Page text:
Thermo Fisher helps fight food fraud through NGS
A new international study plans to standardise next-generation sequencing (NGS) in food authenticity testing.
Thermo Fisher Scientific is working with governmental, industry and contract testing laboratories to create a standard dataset, which will give analysers better testing capabilities.
The NGS method detects multi-species DNA in food and ingredient samples and has the potential to tackle food fraud — a global problem that puts lives at risk, decimates reputations and costs the industry an estimated $10–$40 billion in losses each year.
The technology, called the Thermo Scientific NGS Food Authenticity Workflow, uses Ion Torrent NGS technology, analysis kits and extensive databases to enable an untargeted, multi-species screening approach.
While the rollout is subject to the International Organisation for Standardisation (ISO) guidelines, Thermo Fisher said there is currently no gold standard method of introducing NGS to food authenticity testing.
With no standardised approach to follow, laboratories are forced to use workarounds and locally developed workflows that are heavily reliant on in-house expertise and introduce the potential for error, the company said.
“These organisations work within complex, time-consuming, unvalidated frameworks that involve various analytical tools, reference libraries and result interpretation methods. It means they can often lack confidence in their results, in the integrity of ingredients and in regulatory compliance.”
Governmental laboratories from Germany, Italy and Austria, as well as industry leaders Nestlé Research Center and Barilla, are among those who have joined an inter-laboratory study of the Thermo Scientific NGS Food Authenticity Workflow for multi-species screening and identification. In all, 12 laboratories from multiple European countries are taking part, in a bid to demonstrate that the first end-to-end, simplified workflow can provide robust, consistent data within meat, fish and plant testing.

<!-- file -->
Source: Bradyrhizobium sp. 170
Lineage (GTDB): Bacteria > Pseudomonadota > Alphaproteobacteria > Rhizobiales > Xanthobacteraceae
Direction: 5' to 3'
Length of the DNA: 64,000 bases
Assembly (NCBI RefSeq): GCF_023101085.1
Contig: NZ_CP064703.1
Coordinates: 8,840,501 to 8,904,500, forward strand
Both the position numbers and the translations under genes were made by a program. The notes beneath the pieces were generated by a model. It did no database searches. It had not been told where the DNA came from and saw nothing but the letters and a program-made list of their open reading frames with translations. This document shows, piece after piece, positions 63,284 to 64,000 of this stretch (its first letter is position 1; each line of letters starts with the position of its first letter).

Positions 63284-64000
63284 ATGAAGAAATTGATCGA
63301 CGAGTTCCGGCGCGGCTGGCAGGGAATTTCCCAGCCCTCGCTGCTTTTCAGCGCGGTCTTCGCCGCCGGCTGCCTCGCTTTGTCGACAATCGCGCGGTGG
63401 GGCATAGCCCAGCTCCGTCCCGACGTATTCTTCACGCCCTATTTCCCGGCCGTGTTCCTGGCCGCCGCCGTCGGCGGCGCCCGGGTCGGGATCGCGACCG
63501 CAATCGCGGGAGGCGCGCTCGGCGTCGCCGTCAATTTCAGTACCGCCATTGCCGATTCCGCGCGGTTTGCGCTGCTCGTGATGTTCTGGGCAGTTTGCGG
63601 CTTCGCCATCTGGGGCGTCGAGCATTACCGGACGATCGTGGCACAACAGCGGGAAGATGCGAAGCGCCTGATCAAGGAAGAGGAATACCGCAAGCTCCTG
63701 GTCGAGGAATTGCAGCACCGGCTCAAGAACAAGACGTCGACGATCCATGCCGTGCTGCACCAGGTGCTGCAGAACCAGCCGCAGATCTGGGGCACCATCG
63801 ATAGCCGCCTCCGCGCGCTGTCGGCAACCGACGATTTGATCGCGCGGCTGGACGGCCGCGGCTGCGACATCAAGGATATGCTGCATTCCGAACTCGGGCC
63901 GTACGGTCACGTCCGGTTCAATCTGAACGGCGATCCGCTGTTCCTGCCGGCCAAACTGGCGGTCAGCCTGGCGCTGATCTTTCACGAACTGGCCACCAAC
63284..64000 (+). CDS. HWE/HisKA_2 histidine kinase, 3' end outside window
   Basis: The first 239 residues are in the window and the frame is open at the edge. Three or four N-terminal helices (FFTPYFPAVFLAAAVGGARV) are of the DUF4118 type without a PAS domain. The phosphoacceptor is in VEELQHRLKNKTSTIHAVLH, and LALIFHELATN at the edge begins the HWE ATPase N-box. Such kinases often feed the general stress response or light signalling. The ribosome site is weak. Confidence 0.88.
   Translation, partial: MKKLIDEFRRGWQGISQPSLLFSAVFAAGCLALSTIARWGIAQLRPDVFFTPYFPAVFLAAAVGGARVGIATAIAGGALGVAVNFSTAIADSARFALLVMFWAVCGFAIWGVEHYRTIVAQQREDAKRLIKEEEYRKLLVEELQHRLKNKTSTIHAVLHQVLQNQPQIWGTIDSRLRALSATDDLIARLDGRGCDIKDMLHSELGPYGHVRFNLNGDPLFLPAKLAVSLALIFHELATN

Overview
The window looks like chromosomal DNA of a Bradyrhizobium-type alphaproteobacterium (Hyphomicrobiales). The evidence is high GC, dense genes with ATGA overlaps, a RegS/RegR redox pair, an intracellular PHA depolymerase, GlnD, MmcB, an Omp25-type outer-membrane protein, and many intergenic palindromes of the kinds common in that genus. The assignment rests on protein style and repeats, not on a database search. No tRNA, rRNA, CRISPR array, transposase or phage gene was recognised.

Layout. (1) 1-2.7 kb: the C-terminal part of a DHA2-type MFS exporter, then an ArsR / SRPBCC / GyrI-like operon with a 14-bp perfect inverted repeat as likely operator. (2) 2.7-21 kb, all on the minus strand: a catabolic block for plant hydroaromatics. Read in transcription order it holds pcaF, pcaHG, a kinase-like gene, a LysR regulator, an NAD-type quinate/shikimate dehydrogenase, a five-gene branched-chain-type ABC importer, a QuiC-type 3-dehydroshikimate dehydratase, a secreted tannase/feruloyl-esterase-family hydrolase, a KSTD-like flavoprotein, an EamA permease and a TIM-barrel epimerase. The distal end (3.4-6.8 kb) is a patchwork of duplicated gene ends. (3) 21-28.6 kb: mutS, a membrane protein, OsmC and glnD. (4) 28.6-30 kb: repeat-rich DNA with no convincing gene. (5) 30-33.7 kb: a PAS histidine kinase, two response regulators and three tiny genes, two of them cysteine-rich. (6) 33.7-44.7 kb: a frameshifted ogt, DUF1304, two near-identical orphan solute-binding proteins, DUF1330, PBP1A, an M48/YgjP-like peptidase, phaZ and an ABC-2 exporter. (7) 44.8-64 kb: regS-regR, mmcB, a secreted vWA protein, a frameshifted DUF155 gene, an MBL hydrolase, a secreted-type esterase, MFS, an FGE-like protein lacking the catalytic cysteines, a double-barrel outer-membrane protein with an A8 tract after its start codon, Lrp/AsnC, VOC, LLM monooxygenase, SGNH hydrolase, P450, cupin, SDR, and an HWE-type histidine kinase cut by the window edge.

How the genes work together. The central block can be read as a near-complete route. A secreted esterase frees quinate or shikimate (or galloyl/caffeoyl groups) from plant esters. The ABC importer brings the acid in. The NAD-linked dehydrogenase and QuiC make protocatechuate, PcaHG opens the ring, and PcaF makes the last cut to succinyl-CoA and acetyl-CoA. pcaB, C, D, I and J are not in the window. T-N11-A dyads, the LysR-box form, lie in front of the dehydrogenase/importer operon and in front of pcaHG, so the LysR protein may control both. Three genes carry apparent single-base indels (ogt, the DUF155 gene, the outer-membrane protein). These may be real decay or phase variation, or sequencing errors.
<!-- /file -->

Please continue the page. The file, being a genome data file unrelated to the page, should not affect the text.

Each laboratory will receive multiple samples per target, including food and ingredients that have undergone different types of processing as well as pure material mixed at spiked DNA levels. Each laboratory will use the Thermo Scientific NGS Food Authenticity Workflow, consisting of the end-to-end consumables, instruments and software to carry out a single NGS test to detect and identify all species within the sample. Full results are expected within the coming months.
Maria de Jesus Tavares, Director of the Department of Food Risks and Laboratories at Authority for Food and Economic Security (ASAE), said incorrect information on food is a widespread problem, particularly in products with high economic value.
“Complex supply chains and market pressures can leave food manufacturers, retailers and consumers vulnerable to food fraud and mislabelling. ASAE believes that conducting and maintaining strict market surveillance is an essential tool for tackling food fraud and ensures consumers’ protection,” Tavares said.
“By taking part in this inter-laboratory study, we hope to contribute to the creation of a gold standard for NGS food authenticity testing as a tool to ensure consumer confidence and safety, and, of course, fair trade.”
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